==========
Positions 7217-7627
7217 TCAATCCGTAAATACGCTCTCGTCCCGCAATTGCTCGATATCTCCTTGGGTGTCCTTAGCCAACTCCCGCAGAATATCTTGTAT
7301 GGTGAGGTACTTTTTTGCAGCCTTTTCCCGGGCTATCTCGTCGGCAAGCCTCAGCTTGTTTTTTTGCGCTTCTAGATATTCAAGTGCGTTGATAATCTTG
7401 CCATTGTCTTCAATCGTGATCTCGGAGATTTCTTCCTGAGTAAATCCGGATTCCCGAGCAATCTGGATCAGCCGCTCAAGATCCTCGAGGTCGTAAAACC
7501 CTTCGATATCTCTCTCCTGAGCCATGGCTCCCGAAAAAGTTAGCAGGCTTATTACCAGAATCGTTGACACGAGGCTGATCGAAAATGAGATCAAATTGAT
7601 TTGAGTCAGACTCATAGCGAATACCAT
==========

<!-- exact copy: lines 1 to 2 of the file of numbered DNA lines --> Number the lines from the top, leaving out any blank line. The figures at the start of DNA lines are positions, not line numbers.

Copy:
Positions 7217-7627
7217 TCAATCCGTAAATACGCTCTCGTCCCGCAATTGCTCGATATCTCCTTGGGTGTCCTTAGCCAACTCCCGCAGAATATCTTGTAT